Measuring the Water Governance Efficiency of the Upper Blue Nile River Basin
Kwabena, Fletcher Fynn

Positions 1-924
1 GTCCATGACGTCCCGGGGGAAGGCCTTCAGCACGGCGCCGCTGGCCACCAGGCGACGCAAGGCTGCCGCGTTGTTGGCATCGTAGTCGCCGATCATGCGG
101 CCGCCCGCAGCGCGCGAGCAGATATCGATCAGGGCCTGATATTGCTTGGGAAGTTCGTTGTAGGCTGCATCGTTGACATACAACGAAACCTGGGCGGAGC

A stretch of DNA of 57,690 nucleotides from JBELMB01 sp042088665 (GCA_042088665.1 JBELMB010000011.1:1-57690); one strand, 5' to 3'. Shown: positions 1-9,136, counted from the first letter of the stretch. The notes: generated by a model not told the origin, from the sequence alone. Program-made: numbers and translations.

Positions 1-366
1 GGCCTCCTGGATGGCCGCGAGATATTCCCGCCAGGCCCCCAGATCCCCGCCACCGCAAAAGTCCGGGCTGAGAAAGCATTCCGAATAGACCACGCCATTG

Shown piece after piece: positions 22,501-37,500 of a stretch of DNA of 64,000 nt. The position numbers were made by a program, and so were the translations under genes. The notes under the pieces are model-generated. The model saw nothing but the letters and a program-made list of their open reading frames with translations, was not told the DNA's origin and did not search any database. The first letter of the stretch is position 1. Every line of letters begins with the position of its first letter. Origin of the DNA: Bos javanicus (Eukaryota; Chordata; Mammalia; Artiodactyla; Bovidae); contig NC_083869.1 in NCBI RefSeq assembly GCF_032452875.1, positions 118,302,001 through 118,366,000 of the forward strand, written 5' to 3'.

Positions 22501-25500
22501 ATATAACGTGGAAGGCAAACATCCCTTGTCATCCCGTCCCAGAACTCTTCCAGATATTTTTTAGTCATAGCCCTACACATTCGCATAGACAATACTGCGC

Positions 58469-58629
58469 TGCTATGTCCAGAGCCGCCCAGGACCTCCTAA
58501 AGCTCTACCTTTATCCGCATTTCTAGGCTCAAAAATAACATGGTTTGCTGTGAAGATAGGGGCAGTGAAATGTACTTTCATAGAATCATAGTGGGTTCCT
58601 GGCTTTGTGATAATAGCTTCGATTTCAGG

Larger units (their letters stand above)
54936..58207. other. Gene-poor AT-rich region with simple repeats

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The Nile Basin is shared by eleven riparian countries and is the lifeline for more than 238 million people living in the basin. The Nile water has been crucial for upstream and downstream users with competing needs such as irrigation, domestic water supply, hydropower, industry, and other ecosystem services. These competing needs are severely compromised by soil erosion in the upstream part of the basin and siltation of reservoirs and irrigation canals in the downstream portion of the river reach. Climate and land-use changes and poor land management are other biophysical challenges to the water resources in the basin. It is, therefore, generally agreed that proper water governance is needed to remedy this situation. The study consequently measured the water governance efficiency of the Upper Blue Nile river basin in Ethiopia. Measuring water governance efficiency is essential because if we cannot measure it, we cannot improve the system. The study adopted a mixed-methods approach using survey questions and semi-structured interviews to gather perceptions and expert opinions, respectively. By using Statistical Package for Social Sciences, and thematic analysis on Microsoft Excel, the water governance efficiency of the river basin was estimated. The analysis determined the water governance efficiency at about 68 per cent. The study concluded that water governance of the basin was relatively good, considering the broader governance context of Ethiopia. However, several efforts need to be made to increase institutional capacity on the basin for better governance; it includes capacity building, political commitment, coordinated decision making by all sectors, among others.